Thursday, July 30, 2009

Peggy Scott & Jo Jo Benson - Here With Me (SSS 736)

Here With Me

Hailing from one of the most soulful areas on the planet, Jo Jo Benson came up singing, along with his brother Fletcher Flowers and his cousin Ralph 'Soul' Jackson, in Phenix City, Alabama. Just across the river from Columbus, Georgia (Oscar Toney Jr's hometown), Jo Jo got himself noticed by local dee-jay and record store maven Ed 'Dr. Jive' Mendel. Benson's 'Kiss Tomorrow Goodbye' would become one of only two releases on the Doctor's tiny Men-Del label in 1967.

The single made some local noise, and Benson soon hooked up with a throaty 17 year old he heard singing at the C'estbon Club, one Peggy Scott. Mendel, meanwhile, had started up another label called Peggy-Sue and managed to get a release by local group The Men from S.O.U.L. picked up by Shelby Singleton's nascent SSS International. The Doctor also managed to get Singleton, who was on the lookout for R&B talent, interested in Jo Jo and Peggy. Shelby signed them to the new label he had just recently created after walking away from his high level position at Mercury.

Singleton had come up out of the Louisiana Hayride scene in Shreveport and started out with Pappy Daily and Don Pierce at Starday, before making the move to Mercury as part of the George Jones deal in 1957. As he told our friend John Broven in the excellent Record Makers and Breakers; "After the first couple of years, they gave me a completely free rein... Huey Meaux and I became friends back during those years... he's the one that I got the master of Jivin' Gene from, Breaking Up Is Hard To Do, and he used to get things like I'm A Fool To Care by Joe Barry... He was a unique talent, he was a master promotion man, and he could get records played... he could discover talent, for some reason."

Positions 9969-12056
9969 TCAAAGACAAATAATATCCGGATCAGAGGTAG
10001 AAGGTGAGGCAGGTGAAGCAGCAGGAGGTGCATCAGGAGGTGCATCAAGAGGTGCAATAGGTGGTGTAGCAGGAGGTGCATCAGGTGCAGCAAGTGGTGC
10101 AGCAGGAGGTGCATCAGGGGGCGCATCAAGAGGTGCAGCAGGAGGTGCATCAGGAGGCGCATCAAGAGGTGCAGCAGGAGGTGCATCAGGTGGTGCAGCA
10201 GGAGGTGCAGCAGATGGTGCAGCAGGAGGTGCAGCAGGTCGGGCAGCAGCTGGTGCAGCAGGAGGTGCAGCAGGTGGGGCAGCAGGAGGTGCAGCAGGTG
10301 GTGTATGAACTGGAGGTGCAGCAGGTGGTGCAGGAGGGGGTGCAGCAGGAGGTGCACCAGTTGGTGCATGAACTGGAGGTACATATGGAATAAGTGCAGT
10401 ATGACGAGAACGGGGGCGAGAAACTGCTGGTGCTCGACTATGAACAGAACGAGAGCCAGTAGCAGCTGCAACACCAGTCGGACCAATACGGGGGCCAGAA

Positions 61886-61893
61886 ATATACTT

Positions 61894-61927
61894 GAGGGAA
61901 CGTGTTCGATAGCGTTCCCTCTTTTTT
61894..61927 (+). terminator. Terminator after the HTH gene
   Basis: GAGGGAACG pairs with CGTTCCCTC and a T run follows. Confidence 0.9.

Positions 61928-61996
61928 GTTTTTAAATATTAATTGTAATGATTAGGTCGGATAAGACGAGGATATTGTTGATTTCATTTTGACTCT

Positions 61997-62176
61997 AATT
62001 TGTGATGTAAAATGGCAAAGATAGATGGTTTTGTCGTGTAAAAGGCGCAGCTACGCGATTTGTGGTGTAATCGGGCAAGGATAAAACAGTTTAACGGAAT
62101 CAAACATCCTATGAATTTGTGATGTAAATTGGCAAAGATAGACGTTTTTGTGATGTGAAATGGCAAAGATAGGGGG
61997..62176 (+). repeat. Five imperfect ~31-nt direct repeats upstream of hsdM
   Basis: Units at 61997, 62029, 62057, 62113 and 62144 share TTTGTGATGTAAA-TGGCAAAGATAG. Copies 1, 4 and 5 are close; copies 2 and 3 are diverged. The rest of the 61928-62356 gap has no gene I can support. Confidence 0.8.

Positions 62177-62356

Small wonder, then, that he turned to his old pal Meaux when he started up SSS International in early 1968.

As we've discussed in the past, Huey got in trouble with the Feds for supposedly bringing an underaged prostitute to the NATRA convention in Nashville in 1966. He fought the indictment in court for over a year, and moved to Clinton, Mississippi to try and avoid the spotlight. Along with a local character named Bob McRee (and songwriting brothers Cliff and Ed Thomas) Meaux set up shop in an old movie theater in town and the 'Grits and Gravy' Studio was born. He would continue his superb production work there with Barbara Lynn and others, and when Singleton sent Jo Jo and Peggy down there to record, Huey was ready.

Today's cool selection was the flip of their first 45 (and biggest hit) for SSS, Lover's Holiday. Produced by Meaux, it's just drippin' with soul. The record would enter the charts on April 20, 1968. According to the Billboard article above, however, by the time it had climbed into the R&B top ten that May, Huey was already in jail. He had also produced their follow-up single, Pickin' Wild Mountain Berries (which would go top ten that Fall), before they put him away...

Singleton then brought Peggy and Jo Jo to Nashville, where they would record the mighty Soulshake (#13 R&B) with his main man Jerry Kennedy and a host of other Music City session men (including our own Bob Wilson) in early 1969. After one more R&B top forty hit for SSS, they made the move to ATCO, but their charting days as a duo were over. Both Peggy (Scott-Adams, now) and Jo Jo have remained active, and both have current releases.

Shelby Singleton, of course, hit the jackpot when a release on his country Plantation label crossed over and took Jeanie C. Riley to the top of the pop charts with Harper Valley P.T.A. in the fall of 1968. The resulting influx of cash had enabled him to, among other things, build the Playground Studio down in Florida with Finley Duncan and buy Sun Records lock, stock & barrel from Sam Phillips in September of 1969. "We kinda dropped the ball on the Black market when we got involved in Sun..." Shelby told John Broven. By 1971, SSS International had ceased to exist. Singleton still presides over the Sun Entertainment Corporation down in Nashville to this day.